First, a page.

Milking her, I had to watch out for her dung.
On occasion, lost in some metaphor, I wouldn’t notice
how her anus opened like an eye and beads
of obsidian rolled out from inside: large black tears
in the warm milk. Bitter sugar. At first I was mad
and wanted to punch her in the flank, give her the boot,
because pain is the deepest memory, the most
beastly. Like that time two blokes beat me up in England
and I was bleeding all over and every blow was like a stamp
in the soft wax of my face – a way to remember, to remember,
because there’s so little left otherwise, so little,
and how, while they were beating me, I thought how good
it’d be if I bled more often, if they rolled my face in shit,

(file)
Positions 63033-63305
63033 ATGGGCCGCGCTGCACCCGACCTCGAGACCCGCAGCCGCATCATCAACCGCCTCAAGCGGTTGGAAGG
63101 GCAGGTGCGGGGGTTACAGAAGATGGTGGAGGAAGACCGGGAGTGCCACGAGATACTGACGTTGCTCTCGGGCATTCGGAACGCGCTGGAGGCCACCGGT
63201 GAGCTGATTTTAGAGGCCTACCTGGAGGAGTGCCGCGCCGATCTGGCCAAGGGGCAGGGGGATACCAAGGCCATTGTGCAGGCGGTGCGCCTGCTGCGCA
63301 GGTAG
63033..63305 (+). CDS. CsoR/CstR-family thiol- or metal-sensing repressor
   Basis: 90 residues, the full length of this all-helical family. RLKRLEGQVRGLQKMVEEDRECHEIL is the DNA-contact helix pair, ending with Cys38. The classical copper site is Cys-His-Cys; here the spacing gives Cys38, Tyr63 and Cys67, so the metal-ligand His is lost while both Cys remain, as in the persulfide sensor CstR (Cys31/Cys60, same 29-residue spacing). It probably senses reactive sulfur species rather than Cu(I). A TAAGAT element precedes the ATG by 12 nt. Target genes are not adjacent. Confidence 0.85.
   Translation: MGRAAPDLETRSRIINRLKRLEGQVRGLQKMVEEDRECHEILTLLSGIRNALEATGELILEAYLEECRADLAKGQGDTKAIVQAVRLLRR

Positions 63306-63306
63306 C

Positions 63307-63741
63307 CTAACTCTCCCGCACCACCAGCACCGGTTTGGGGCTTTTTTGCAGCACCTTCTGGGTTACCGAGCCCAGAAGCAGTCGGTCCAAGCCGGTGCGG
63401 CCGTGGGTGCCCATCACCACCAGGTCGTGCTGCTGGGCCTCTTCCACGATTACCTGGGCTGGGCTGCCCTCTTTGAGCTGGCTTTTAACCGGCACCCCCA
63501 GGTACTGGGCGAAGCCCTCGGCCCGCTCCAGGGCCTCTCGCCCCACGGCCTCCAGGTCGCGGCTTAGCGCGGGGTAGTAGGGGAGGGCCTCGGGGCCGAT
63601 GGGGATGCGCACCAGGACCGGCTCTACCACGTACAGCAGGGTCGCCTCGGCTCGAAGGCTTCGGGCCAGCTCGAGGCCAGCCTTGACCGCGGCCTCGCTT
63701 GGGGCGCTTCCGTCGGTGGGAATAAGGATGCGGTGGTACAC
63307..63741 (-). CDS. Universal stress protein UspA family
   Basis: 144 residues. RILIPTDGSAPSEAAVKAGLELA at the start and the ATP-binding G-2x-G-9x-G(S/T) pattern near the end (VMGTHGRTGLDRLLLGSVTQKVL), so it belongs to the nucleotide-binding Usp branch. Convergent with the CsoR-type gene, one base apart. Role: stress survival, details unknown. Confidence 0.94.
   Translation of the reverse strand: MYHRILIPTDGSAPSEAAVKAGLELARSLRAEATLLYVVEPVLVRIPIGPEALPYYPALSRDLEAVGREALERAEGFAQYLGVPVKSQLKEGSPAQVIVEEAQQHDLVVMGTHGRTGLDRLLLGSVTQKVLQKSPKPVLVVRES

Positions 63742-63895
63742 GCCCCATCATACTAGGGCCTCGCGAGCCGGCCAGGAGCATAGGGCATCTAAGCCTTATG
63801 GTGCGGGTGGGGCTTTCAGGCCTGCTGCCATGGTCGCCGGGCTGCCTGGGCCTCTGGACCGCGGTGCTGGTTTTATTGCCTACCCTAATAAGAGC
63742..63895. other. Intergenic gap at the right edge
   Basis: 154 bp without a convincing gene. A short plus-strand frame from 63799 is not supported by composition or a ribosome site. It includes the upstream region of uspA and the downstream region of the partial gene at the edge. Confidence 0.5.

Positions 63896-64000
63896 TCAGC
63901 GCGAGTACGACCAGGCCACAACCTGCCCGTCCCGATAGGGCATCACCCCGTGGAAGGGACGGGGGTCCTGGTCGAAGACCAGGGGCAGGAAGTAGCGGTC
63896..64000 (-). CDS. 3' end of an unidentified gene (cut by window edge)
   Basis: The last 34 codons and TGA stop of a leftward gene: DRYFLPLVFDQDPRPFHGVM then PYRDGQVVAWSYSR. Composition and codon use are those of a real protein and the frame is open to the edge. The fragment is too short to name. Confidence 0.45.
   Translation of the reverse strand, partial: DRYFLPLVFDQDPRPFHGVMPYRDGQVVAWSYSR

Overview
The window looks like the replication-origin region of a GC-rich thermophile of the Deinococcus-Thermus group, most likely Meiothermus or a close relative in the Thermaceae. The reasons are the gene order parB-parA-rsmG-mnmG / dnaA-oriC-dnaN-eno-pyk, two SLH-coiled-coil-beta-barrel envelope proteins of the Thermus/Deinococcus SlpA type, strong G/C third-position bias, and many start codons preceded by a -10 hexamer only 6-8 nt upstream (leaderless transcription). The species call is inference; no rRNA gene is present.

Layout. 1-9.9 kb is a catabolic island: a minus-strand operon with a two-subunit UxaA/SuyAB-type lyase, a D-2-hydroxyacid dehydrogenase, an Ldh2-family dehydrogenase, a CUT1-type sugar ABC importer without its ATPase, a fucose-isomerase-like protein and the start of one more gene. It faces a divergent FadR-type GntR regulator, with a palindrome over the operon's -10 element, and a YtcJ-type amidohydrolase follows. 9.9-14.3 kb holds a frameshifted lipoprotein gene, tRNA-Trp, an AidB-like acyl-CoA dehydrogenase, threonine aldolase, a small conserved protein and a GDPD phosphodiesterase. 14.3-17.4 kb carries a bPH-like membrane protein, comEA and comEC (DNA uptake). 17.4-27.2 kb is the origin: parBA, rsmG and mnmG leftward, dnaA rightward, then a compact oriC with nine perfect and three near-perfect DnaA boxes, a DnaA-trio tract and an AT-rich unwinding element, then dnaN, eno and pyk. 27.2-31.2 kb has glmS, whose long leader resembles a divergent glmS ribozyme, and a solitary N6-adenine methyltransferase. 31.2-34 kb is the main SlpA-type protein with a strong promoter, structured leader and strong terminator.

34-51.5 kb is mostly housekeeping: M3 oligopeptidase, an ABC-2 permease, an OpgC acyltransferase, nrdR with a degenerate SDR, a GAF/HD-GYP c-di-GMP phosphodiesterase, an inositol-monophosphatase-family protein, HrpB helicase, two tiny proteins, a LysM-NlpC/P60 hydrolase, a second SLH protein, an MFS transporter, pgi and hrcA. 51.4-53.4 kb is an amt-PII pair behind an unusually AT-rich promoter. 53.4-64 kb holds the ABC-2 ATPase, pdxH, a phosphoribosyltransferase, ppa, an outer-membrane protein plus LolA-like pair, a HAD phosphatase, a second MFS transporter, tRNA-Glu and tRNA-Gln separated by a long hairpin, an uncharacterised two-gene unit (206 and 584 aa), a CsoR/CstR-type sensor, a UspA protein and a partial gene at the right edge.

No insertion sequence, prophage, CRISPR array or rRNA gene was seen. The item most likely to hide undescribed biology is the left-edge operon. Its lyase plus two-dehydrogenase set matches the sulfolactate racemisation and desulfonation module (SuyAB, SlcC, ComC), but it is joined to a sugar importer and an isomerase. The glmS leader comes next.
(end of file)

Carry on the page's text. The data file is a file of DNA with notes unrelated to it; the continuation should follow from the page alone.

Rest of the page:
so I wouldn’t forget the taste, the stench of life.
Either way, I never punched the goat. Either way
this world overflows with suffering like a clogged toilet
and the air stinks, but no one is paying attention –
one gets used to suffering, when it is daily
like a croissant with a glass of milk. We gulp it down eventually.
And the goat? Would you believe me how,
when I slit her kid’s throat, she didn’t eat for a week
and looked up long at the sky with her feline pupils,
as if that vacant azure could deliver her
from her loss? Then everything went back to its place:
she got the idea that I, who had slaughtered her kid,
was her kid. The imagination of pain is infinite.
Translated by Maria P. Vassileva and the author
|(c) Elif Batuman|
Read more about Bulgarian literature at the Contemporary Bulgarian Writers site.